Month: June 2020

Toni Morrison’s Sula: Available to and for her own imagination—a rare kind of freedom.

Toni Morrison’s Sula (1973) has long been one of my favorite books. Besides simply wanting to immerse myself back into the mastery of Morrison’s writing, I repeatedly return to Sula to contemplate the friendship between Nel and Sula, the issue of betrayal that unfolds within the novel’s plot, and to feel Nel’s grief and long and lasting cry in my own throat and chest in the last lines of the book; the ones that finally set her free: “‘We was girls together…Oh, Lord, Sula,’ she cried, ‘girl, girl, girlgirlgirl,              It was a fine...

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Austin Channing Brown: Leading Conversations About Racial Justice

Scrambling to educate myself after being faced with the realization of what I don’t know and of the ways in which I am complicit in racism, I came across a name:  Austin Channing Brown. Brown is the author of a must-read book, I’m Still Here: Black Dignity in a World Made for Whiteness, published in 2018. I also heard she hosts a web series called The Next Question. My stack of books growing and my arms and eyes in need of respite, I decided to listen to an episode. What I discovered is an incredible resource: a space to...

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You say: “I’m #antiracist” but do you actually know what that means? Here are some highlights, in case you missed them….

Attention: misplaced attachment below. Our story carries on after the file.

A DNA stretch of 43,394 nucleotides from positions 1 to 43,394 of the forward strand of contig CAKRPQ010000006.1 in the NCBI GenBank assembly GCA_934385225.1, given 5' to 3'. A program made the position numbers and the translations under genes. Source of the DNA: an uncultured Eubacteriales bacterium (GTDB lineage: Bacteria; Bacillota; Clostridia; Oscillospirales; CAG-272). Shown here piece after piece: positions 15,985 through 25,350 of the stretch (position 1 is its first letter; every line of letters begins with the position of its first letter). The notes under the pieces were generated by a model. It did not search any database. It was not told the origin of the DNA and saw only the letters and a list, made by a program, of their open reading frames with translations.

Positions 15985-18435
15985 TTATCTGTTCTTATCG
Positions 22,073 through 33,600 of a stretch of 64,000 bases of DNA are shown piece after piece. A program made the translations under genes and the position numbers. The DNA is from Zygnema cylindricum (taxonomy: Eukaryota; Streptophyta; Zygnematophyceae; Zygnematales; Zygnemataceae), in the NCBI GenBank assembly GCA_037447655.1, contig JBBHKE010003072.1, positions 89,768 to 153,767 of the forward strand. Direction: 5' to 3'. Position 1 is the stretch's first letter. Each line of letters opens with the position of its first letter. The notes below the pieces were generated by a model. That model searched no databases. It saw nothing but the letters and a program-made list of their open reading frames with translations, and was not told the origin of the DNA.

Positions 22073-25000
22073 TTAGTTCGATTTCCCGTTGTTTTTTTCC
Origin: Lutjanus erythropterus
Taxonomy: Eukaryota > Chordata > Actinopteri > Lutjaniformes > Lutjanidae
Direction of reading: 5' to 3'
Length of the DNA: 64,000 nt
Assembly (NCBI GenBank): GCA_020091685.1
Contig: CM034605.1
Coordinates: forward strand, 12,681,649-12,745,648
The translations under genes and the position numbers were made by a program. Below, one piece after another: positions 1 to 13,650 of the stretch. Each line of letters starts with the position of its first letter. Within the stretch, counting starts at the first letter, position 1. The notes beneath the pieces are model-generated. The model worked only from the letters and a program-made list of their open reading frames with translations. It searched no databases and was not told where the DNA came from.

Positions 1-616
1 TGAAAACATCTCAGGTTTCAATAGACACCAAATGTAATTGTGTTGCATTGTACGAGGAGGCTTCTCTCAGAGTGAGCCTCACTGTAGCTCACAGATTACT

So you say you are #antiracist. Are you ready to commit to what that means? This week’s post breaks from #NastyWomenWriters usual focus on women to allow for timely reconsideration and action on the issues of #BlackLivesMatter, racism in America, important and righteous protests in our streets, police brutality and the call for justice. The book, How to Be an Antiracist by Ibram X. Kendi, has come to the forefront, and is a leader in the conversation that needs to be had. It is this book I will use and refer to in this post about antiracism. Kendi puts...

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Lorraine Hansberry: A Voice we need NOW! American(1930-1965) By Theresa C. Dintino

Lorraine Hansberry is a National Treasure. We need her voice. Especially now when, as a country we find ourselves so polarized and divided around race and politics. Hers is a voice that speaks fiercely while bridging those gaps, which is at once radical and healing and willing to deal with the complexities of issues rather than deliver empty slogans. She was only 29 in 1959 when her first play, A Raisin In the Sun, opened on Broadway, and won the New York Drama Critics Circle Award for Best Play of the Year. She was the youngest playwright and first...

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Charlotte Brontë: Jane Eyre’s Righteous Anger, British (1816-1855)

Jane is plain. Jane is fiery. Jane is passionate. She is outspoken. She will not be controlled. Jane is powerful and articulate but most of all, Jane is angry. Brontë’s character, Jane Eyre, was criticized as unchristian, vulgar, and unfeminine. Jane rails against her position in life—an orphaned, moneyless woman in Victorian England—feeling her lack of options unjust and unfair. Jane thinks thoughts women in the 1840s were not supposed to think.  Thoughts like: I am equal. I wish to be treated as equal. Most of us know this novel was originally published under the pen name Currer Bell,...

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